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Woods v. Carey

United States District Court, E.D. California

August 19, 2014

EARNEST CASSELL WOODS, II, Plaintiff,
v.
TOM L. CAREY, et al., Defendants.

ORDER AND FINDINGS & RECOMMENDATIONS

ALLISON CLAIRE, Magistrate Judge.

Plaintiff is a state prisoner proceeding pro se and in forma pauperis in this action filed pursuant to 42 U.S.C. § 1983. The defendants in this action are Warden Carey and Administrative Appeals Coordinator Cervantes. This action is proceeding on the amended complaint filed on October 28, 2004.

I. Factual Background

The amended complaint contains two claims arising from the failure to receive dental treatment while an inmate at California State Prison-Solano: (1) an Eighth Amendment claim for deliberate indifference to plaintiff's serious dental needs; and (2) a due process claim based on the improper screening of plaintiff's inmate grievances concerning the failure to receive dental care. Plaintiff proceeds on claims arising from an inmate grievance filed by plaintiff on December 3, 2003 (the December Grievance), which sought repair of a tooth he had broken while eating on December 2, 2003. Another Eighth Amendment claim presented in this action, which was the subject of a 2009 jury trial, arose from plaintiff's grievance submitted on November 17, 2013 concerning the failure to repair a broken partial denture (the November Grievance).

II. Procedural History

This matter is once again before the court on the motion for summary judgment of defendants Carey and Cervantes based on plaintiff's failure to exhaust administrative remedies. This is the third motion regarding administrative exhaustion that defendants have filed in this case.[1] In order to resolve the present motion, it is necessary to understand the long and complicated procedural history of this case.

Defendants' first motion based on plaintiff's failure to exhaust was originally filed on December 13, 2006. ECF No. 118. The magistrate judge previously assigned to this case issued Findings and Recommendations on August 3, 2007 that the motion to dismiss should be granted with respect to the December Grievance concerning plaintiff's broken tooth, but denied as to the November Grievance concerning defendants' failure to repair his partial denture. ECF No. 131 at 7. These Findings and Recommendations were adopted by the District Judge on February 15, 2008, but plaintiff filed an interlocutory appeal on March 17, 2008. ECF Nos. 162, 167.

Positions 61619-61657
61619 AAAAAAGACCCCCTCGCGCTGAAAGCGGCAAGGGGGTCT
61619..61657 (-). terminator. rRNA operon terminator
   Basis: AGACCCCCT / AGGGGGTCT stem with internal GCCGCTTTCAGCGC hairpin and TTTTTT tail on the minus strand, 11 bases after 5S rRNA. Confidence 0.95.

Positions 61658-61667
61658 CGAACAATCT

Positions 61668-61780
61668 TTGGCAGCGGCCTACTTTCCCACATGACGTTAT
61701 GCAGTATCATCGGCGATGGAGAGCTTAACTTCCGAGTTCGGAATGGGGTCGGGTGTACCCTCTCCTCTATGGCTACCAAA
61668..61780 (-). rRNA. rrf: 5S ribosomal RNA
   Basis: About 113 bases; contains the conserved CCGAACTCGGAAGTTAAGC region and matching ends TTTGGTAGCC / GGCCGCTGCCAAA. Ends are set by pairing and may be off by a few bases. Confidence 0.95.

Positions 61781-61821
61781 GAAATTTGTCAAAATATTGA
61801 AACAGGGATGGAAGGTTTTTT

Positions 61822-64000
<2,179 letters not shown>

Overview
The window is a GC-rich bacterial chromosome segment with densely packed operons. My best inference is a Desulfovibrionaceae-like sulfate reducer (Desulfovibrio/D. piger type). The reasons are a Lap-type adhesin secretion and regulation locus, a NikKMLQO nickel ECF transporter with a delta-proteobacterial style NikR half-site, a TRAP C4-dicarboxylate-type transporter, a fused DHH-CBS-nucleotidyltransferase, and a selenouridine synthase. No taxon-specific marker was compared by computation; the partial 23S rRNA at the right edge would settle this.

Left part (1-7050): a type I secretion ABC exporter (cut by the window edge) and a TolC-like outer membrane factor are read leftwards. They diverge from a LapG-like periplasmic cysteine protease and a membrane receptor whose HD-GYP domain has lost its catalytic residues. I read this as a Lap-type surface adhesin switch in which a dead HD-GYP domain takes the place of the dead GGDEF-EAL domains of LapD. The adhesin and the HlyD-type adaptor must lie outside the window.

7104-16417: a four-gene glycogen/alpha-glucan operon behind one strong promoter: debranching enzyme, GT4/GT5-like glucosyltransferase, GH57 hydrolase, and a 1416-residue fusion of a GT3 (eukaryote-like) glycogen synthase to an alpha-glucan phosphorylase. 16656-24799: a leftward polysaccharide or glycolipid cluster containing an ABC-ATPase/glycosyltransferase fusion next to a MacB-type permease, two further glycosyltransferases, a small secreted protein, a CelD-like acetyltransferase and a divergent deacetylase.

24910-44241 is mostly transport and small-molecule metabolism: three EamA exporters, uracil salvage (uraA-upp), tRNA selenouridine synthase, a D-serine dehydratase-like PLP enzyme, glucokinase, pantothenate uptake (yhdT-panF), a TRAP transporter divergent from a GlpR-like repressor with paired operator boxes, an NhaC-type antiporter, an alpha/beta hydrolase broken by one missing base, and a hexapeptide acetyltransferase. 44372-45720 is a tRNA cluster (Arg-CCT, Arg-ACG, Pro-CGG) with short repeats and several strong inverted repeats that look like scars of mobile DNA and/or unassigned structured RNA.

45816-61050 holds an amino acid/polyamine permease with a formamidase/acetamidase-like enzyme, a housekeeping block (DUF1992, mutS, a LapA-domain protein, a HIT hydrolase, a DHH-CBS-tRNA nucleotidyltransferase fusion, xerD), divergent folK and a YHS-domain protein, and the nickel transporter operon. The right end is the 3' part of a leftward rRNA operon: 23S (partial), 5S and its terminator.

While that appeal was pending in the Ninth Circuit Court of Appeals, plaintiff's remaining Eighth Amendment claim against defendant Cervantes related to his broken partial denture proceeded to trial.[2] On February 12, 2009, the jury returned a verdict in favor of plaintiff awarding him $500 in compensatory damages and $1000 in punitive damages. ECF Nos. 230, 232. Plaintiff appealed various trial rulings and defendant Cervantes cross-appealed as to the judgment. ECF No. 236, 245.

On July 9, 2012, the Ninth Circuit Court of Appeals reversed the grant of summary judgment to defendant Carey in his individual capacity as well as the grant of defendant Cervantes's motion to dismiss the Eighth Amendment claim for plaintiff's failure to exhaust the December Grievance. Woods v. Carey , 684 F.3d 934 (9th Cir. 2012). The Court of Appeals concluded that plaintiff had not been afforded contemporaneous notice of the requirements for opposing these dispositive motions. Id . The case was remanded with directions that "plaintiff be provided with proper notice if and when the defendants re-file either or both of the relevant motions." Id. at 941. Defendant Cervantes's cross-appeal of the jury verdict against him and plaintiff's appeal from various other trial rulings were all affirmed in a separate unpublished memorandum decision. Woods v. Carey, 488 Fed.Appx. 194 (9th Cir. 2012).

In light of these appeals, the remaining claims are: (1) an Eighth Amendment claim against defendants Carey, in his individual capacity, and Cervantes based on plaintiff's December 3, 2003 inmate grievance seeking repair of a tooth he broke while eating on December 2, 2003; and (2) a due process claim based on the rejection of plaintiff's inmate appeal as untimely.

Following remand, defendants filed their second motion to dismiss based on the failure to exhaust administrative remedies. ECF No. 269. On June 19, 2013, the undersigned issued Findings and Recommendations that the motion be denied because "[i]t is not clear from defendants' evidence whether plaintiff did, in fact, fail to file any subsequent requests for treatment or appeals of the December Grievance after February 20, 2004." ECF No. 282 at 6. The undersigned found that defendants had not met their burden of establishing plaintiff's failure to exhaust in light of evidence in the record "support[ing] an inference that the December Grievance, was routed on or around January 8, 2004, for whatever reason, to the Medical Appeals Analyst, who did not return the December Grievance to plaintiff until February 19, 2004." ECF No. 282 at 10. Because the undersigned found that the defendant had failed to carry their burden, it was not necessary to resolve the "confusion regarding the various complaints and dates" for purposes of determining whether defendants had affirmatively prevented plaintiff from exhausting his administrative remedies. ECF No. 282 at 10, n. 5.